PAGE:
Category Archives: Words

Danthology Volume 1

So, the story goes like this:

I used to sit in my room and write all the time. I wrote in class. I wrote at lunch. In my spare time I wrote for the school paper. Sometimes I would recite poetry on top of tables in the courtyard, to groans and eye-rolls and thrown microwave burritos.. At some point I decided it would be easier to get people to listen if there was music involved. So I started turning my poems into songs. By the time I graduated Pinole Valley High School, I had quite a lot of songs, some of them even good. I never counted them up; they were scattered through a bunch of old notebooks and I didn’t figure anyone would ever hear them, other than the four or five people I’d played them for here and there. They were just my weird little angst- and drug-induced diary entries, set to music.


One day in my senior year, one of these friends called me up.

“Dan, you’re gonna come over to my house and record every song you’ve ever written.”

I had nothing else to do, so I slung my guitar over my back and walked the roughly 2 and 1/2 miles to my friend’s house in El Sobrante, where he had a microphone and recorder set up. I stacked my notebooks next to me in roughly chronological order and started to go through them. When I was done, there were nearly a hundred songs. A hundred. And I’d weeded out a few truly shitty songs, or stuff where I couldn’t read my own writing. I was a little flabbergasted. I hadn’t really thought of myself as a songwriter up until that point, but faced with the evidence before me, I was forced to admit the possibility that I was a songwriter. “All it takes is one hit,” my uncle used to tell me, and of course the fact that Green Day, guys who’d gone to the same high school and been stifled by the same conditions, were all over MTV, did nothing to dissuade me from writing more songs. Maybe there was a way out of this place.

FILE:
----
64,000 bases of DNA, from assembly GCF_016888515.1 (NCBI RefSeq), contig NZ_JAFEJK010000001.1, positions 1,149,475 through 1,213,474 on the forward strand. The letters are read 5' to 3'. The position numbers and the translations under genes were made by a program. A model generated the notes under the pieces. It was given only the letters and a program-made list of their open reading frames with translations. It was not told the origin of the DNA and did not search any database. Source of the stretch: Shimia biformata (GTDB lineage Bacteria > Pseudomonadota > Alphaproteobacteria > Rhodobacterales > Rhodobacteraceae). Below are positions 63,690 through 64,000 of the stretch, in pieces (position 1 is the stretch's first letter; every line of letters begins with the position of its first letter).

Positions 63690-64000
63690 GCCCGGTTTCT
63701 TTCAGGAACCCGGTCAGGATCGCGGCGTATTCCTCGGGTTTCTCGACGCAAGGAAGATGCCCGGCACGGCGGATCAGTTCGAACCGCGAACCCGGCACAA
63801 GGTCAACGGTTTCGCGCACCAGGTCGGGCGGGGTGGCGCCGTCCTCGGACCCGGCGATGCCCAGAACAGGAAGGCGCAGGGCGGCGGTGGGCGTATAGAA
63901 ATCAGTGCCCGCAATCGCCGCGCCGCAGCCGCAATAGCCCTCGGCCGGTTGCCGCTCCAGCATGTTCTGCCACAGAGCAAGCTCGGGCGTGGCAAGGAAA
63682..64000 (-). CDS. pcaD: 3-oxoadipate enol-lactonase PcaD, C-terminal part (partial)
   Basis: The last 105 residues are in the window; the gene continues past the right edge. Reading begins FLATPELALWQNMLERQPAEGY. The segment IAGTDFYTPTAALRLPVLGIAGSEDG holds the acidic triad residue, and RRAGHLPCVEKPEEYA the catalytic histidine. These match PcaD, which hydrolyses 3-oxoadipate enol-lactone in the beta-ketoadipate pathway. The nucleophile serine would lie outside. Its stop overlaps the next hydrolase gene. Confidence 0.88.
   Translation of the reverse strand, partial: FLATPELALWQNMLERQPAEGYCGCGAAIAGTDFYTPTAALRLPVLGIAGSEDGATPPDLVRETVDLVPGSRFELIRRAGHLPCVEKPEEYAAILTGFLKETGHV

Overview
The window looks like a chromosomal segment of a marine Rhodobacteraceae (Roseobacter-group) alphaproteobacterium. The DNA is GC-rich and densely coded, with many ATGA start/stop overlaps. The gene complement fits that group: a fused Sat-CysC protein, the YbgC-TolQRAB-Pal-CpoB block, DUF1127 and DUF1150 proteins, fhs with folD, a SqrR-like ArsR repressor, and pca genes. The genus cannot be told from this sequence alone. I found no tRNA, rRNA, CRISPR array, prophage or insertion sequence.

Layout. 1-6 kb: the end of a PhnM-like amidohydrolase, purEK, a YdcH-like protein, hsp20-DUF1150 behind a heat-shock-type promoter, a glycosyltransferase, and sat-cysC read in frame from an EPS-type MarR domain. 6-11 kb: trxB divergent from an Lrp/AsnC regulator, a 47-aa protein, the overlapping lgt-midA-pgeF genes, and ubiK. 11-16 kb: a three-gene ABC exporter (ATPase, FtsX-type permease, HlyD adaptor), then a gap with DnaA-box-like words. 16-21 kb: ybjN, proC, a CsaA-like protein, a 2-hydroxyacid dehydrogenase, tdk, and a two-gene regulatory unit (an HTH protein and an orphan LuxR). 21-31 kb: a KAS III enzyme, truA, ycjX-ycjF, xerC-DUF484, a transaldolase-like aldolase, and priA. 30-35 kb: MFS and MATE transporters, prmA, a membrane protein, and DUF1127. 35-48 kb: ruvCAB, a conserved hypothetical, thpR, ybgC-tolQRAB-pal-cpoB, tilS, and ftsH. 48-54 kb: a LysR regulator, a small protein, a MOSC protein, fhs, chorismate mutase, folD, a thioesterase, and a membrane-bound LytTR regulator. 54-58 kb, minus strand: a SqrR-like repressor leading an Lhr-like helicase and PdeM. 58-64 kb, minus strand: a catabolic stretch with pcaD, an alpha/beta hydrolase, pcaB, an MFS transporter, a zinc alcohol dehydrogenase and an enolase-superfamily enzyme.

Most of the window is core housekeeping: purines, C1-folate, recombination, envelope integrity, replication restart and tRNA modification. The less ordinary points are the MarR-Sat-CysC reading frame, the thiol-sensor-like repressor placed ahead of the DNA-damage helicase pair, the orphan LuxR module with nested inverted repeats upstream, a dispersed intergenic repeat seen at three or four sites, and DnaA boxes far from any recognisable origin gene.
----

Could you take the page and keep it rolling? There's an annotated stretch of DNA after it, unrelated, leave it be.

The Dan Abbott Anthology filled up three CDs, at least, in 1995. I assume CDs hold more than they did then. I am really the wrong person to ask about that sort of thing. My friend made a few copies, and some of his friends burned copies for themselves. Other people made tape copies of the CDs. The “Danthology”, as it came to be called spread around the little community of weirdos in Pinole and El Sobrante, and occasionally I would be getting a ride home from some stranger or loose acquaintance, and they would have a copy in their car. Even so, I can’t imagine more than 50 people ever heard those songs.